The opinion of the court was delivered by: John D. Bates United States District Judge
Before the Court is  Cherubim E. Hurdle's motion for a ninety-day stay of judgment under Federal Rule of Civil Procedure 62(b). She apparently intends to seek reconsideration of this Court's November 3, 2009 Memorandum Opinion and Order striking her claim, although she has yet to file a motion to that effect. See Cherubim E. Hurdle's Mot. for a Stay [Docket Entry 68], at 1 ("It is my intent to file that document for the court to receive it . . . [by] December 18, 2009."). Accordingly, she requests a stay to "stop payment on a proposed [settlement] agreement" between the government and Jose Carillo-Valles. Id. Both the government and Mr. Carillo-Valles oppose Ms. Hurdle's request for a stay. See Gov.'s Opp'n to Hurdle's Mot. ("Gov's Opp'n") [Docket Entry 71]; Jose Carillo-Valles' Opp'n to Hurdle's Mot. [Docket Entry 72].*fn1
Rule 62(b)(4) permits a court, "[o]n appropriate terms for the opposing party's security," to "stay the execution of a judgment . . . pending disposition of" a motion under "Rule 60." Here, however, Ms. Hurdle has not filed a motion for reconsideration, despite indicating her intention to do so. See Cherubim E. Hurdle's Notice of Intent to File Mot. to Modify ("Hurdle's Notice") [Docket Entry 67], at 1. On this basis alone a stay under Rule 62(b) is inappropriate. Nevertheless, even assuming that this technical hurdle does not bar Ms. Hurdle, the Court concludes that her filings do not demonstrate that a stay is warranted.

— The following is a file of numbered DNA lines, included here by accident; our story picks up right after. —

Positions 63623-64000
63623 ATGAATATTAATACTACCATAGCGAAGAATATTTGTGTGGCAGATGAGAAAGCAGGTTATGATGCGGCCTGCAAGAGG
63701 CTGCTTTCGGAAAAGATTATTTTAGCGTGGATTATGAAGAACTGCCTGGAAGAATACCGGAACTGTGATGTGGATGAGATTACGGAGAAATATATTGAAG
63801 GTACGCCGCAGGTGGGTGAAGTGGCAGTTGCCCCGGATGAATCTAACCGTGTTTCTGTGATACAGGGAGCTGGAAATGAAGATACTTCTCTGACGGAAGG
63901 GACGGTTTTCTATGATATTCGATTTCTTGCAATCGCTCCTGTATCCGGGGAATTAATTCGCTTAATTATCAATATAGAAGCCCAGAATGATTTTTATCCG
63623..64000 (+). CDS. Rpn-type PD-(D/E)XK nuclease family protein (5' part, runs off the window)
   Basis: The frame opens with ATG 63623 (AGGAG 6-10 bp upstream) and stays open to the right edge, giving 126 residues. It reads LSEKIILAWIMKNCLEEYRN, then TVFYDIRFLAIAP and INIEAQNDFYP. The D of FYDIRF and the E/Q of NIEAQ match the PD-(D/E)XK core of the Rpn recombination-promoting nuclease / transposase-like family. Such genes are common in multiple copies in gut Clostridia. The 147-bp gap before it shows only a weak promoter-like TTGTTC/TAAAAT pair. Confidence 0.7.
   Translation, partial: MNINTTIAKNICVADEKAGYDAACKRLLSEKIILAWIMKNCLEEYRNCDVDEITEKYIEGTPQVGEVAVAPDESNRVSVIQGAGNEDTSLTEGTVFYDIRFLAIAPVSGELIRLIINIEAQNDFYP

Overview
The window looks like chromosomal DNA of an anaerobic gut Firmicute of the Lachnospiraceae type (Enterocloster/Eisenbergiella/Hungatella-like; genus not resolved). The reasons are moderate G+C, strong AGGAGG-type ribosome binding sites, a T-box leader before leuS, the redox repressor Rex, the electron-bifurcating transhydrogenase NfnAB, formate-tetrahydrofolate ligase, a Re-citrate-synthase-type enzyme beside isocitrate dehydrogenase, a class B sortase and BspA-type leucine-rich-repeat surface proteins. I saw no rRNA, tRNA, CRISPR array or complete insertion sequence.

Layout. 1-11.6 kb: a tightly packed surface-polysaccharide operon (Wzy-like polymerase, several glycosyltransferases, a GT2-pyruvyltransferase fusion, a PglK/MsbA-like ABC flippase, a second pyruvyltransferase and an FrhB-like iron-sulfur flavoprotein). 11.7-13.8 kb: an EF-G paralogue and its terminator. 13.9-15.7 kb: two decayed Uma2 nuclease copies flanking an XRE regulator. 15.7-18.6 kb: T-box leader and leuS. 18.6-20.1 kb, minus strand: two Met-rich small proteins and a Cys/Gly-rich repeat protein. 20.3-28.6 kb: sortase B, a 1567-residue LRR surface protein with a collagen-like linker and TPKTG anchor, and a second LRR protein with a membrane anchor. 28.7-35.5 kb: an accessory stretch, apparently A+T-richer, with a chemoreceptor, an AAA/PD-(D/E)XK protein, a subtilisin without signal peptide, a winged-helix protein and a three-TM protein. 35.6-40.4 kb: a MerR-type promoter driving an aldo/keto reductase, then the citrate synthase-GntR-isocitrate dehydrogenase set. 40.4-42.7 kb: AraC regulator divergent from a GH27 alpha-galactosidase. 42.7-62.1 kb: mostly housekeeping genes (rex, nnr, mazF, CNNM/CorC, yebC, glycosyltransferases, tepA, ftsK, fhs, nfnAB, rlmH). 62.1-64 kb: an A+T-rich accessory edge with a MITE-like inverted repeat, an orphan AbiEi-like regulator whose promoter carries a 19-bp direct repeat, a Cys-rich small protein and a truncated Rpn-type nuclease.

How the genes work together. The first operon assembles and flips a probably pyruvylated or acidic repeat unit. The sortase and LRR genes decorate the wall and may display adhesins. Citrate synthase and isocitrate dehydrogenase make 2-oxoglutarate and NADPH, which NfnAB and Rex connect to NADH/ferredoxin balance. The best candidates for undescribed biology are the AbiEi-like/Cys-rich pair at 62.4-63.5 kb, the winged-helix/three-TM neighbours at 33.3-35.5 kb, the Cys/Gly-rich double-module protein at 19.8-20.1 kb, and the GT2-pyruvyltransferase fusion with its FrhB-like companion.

By its terms, Rule 62(b) gives the Court discretion to enter a stay, and one may be entered "on such conditions for the security of the adverse party as are proper." 11 Wright & Miller, Federal Practice and Procedure § 2903 (3d ed. 1998).*fn2 Here, Ms. Hurdle contends that the Court should issue a stay because "[t]here is . . . no proof of the right of the other claimant to claim both these properties, but there is proof of my right to claim. These newly discovered errors were found after the sur-reply was filed, and show facts supporting the motion which puts a new light on the government's Motion to strike . . . ." Hurdle's Notice at 1.
But Ms. Hurdle offers no evidence or argument to substantiate these conclusory statements. Indeed, she provides no hint as to what these "newly discovered errors" might be. To be sure, she contends that the Court never considered her September 15, 2009 amended claim -- which allegedly corrected some errors -- in resolving the government's motion to strike her claim. See id. at 4. The Court, however, analyzed all of Ms. Hurdle's filings when it resolved the motion to strike, including the September 15 pleading. See November 3, 2009 Memorandum Opinion and Order [Docket Entry 64], at 2-3 & n.4. And on the basis of these filings, the Court concluded that Ms. Hurdle had made "no showing of a 'colorable possessory interest'" in the defendant currency. Id. at 5. None of Ms. Hurdle's filings since the Court issued its opinion call into doubt this disposition.*fn3
Therefore, upon consideration of  Ms. Hurdle's motion for a stay of judgment of the Court's November 3, 2009 Memorandum Opinion and Order, the parties' memoranda, and the entire record herein, it is hereby ORDERED that the motion is DENIED.